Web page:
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Budget Preview: What Will the President's Spending Request Look Like?

Get excited, Politics K-12 readers, because Monday is Budget Day!

That means we'll be running the numbers on President Barack Obama's fiscal 2016 budget request, otherwise known as the administration's wish list for federal spending. And from what we know so far, the forthcoming wish list is going to include a stable of unicorns lots of education proposals that probably won't go anywhere.  

For starters, as I wrote earlier this month might be the case, the president isn't planning to adhere to the sequester-level caps in his proposal. He announced Thursday that his budget will include a 7 percent hike in spending above the funding limits, which Congress set back in 2011. 

What does that mean? 

The short answer is that Obama would have approximately $37 billion extra in non-defense discretionary spending to sprinkle around under such plan.

Reality check: Obama is operating in a world in which the GOP controls Congress.

In recent years, House Republicans have drafted budgets that propose further lowering the spending caps by as much as 8 percent. With the GOP controlling both chambers, that means we'll probably see more cuts than increases at the end of the day, and it's unlikely that the president's shiny new programs will come to life.

What new education programs should we be on the lookout for?

I'm glad you asked!

By now, you know about the president's plan to make the first two years of community college free. America's College Promise, as the program is called, would cost about $60 billion over the next decade.

It's part of a big tax package that would raise the top capital gains tax (which generally affects investors), hike the amount of inherited money that's subject to taxes, and impose new fees on financial institutions.

(Side note: The president is walking back some of those tax plans, like the idea of families getting taxed on money they take out of their 529 college-savings plan.) 

Using the savings freed up by those tax changes, the White House would cover the cost of the community-college initiative, fund a new technical education program, expand eligibility for the existing American Opportunity Tax Credit, and increase an existing tax credit that low-income families receive for child care.

A new education program you may not have heard about that will be included in the budget: Generation Indigenous. The initiative, a joint effort by the U.S. Department of Education and the Department of the Interior, would address barriers to success for Native American youth.   

Overall, the president's budget request will call for $1 billion for Native American education, including $125 million for school maintenance and construction. It also would boost funding for a host of programs that support Native youth and education in Indian Country.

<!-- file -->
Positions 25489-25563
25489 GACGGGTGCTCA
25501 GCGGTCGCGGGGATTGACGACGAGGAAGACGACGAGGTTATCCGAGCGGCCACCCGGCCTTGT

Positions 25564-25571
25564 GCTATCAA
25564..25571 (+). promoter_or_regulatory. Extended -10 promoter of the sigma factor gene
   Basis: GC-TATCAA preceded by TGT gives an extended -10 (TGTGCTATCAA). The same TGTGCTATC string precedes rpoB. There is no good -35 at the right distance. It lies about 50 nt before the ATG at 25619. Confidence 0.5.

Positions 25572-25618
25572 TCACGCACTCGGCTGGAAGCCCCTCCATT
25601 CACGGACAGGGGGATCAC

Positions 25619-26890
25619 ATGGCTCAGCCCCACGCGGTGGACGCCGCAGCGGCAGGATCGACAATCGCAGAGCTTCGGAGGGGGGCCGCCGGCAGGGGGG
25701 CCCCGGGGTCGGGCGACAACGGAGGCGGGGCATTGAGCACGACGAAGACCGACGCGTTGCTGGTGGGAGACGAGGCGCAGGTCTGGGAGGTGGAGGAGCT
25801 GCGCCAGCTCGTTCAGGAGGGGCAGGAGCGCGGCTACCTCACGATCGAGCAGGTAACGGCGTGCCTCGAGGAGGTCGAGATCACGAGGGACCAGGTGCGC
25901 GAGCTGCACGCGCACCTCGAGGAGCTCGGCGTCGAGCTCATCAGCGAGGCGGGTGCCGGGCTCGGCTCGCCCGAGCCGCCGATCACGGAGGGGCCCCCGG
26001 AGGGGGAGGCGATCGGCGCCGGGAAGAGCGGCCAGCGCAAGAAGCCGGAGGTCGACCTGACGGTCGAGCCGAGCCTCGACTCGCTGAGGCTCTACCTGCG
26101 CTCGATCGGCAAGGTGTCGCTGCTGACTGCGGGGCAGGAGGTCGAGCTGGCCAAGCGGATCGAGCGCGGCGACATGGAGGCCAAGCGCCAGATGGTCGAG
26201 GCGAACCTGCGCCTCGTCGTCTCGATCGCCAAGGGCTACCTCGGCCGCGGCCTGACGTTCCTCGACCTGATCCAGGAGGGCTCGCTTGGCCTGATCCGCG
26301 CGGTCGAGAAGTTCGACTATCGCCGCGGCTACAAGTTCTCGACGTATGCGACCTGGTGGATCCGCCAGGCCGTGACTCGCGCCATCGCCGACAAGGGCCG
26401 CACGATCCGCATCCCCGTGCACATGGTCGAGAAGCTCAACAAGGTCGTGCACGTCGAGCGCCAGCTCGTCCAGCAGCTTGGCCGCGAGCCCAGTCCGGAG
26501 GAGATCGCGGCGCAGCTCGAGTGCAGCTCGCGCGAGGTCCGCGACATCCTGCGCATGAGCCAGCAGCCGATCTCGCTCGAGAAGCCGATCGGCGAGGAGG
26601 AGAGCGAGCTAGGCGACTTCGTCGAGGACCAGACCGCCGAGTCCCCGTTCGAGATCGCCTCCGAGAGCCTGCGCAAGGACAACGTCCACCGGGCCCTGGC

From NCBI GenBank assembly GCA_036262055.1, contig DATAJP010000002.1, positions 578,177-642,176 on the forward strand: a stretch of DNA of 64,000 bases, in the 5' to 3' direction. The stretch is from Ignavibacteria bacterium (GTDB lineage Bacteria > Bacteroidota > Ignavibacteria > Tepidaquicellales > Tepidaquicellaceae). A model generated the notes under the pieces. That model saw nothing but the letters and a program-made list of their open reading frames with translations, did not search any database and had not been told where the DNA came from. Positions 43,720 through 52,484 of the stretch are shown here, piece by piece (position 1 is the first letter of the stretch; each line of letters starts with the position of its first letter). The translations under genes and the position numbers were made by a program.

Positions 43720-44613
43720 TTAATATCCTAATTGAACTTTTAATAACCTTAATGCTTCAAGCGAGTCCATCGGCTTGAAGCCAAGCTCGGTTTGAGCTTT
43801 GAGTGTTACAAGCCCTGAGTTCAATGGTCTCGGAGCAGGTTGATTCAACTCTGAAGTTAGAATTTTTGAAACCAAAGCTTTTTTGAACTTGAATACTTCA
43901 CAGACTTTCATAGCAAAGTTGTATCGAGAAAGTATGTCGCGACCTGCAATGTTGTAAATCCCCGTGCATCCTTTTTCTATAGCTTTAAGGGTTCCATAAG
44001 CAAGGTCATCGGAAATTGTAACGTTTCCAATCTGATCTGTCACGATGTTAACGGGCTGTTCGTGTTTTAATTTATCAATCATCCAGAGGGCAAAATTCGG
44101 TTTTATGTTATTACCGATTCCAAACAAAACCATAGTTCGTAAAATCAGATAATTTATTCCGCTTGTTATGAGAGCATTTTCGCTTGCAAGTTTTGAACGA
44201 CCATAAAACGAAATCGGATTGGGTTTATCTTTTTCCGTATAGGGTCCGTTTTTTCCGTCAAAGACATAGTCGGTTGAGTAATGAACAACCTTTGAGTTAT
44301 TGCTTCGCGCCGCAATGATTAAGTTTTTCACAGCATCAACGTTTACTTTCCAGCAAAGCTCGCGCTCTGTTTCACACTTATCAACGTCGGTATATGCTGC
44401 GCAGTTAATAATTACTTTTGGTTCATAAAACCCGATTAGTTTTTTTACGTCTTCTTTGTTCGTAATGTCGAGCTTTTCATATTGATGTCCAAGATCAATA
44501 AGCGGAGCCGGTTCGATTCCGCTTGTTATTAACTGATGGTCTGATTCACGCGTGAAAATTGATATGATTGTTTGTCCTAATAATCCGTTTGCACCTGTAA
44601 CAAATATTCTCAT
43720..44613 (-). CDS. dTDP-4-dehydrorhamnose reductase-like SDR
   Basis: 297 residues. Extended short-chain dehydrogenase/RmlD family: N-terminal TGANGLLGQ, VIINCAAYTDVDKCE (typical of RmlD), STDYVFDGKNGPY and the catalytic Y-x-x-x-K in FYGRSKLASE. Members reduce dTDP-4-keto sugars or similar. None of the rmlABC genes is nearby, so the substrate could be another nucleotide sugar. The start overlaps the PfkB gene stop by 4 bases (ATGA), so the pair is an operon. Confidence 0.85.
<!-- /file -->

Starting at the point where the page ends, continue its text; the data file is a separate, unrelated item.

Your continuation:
What might Congress OK in the president's budget plan?

Not much, at least when it comes to the president's new proposals.

Still, we might see some funding increases.

During the most recent budget showdown, appropriators agreed to slight increases for Title I for low-income schools and districts, and also for the students with disabilities—the two largest federal K-12 programs. So there's a good chance we'll see those federal programs come out on top again.

Another side note: In the past, the president has proposed level funding (as in, providing no new money) for Title I and programs under the Individuals with Disabilities Education Act in lieu of funding increases for his signature competitive-grant programs, including Race to the Top, Investing in Innovation, Promise Neighborhoods, and the School Improvement Grant.

But the chance that Congress pours federal dollars into those competitions this time around is pretty much zilch. While the latest budget negotiation resulted in minor increases for i3, it entirely eliminated Race to the Top. 

It's likely that congressional appropriators will also bump up funding for migrant children to continue dealing with the impact of the thousands of undocumented children who flooded across the U.S.-Mexico border from Central American countries last year.

And if early-education advocates are lucky, they might eke out some additional dollars for Early Head Start or funding to continue the Preschool Development Grants.

Where do we go from here?

On Monday the White House will unveil the entire fiscal 2016 spending proposal. We'll take a deep dive into the numbers and have all the specifics for you, so be sure to check back often. 

After that, you can expect U.S. Secretary of Education Arne Duncan to defend the budget request during House and Senate education appropriations subcommittee hearings.

Then the real work begins as members of each chambers' appropriation subcommittees will try to draft and pass their respective spending bills before sending them to the chamber in time for final passage and the president's signature by the end of this fiscal year, Oct. 1.

That's all in theory, of coruse. The normal appropriations process has eluded Congress for years now. 

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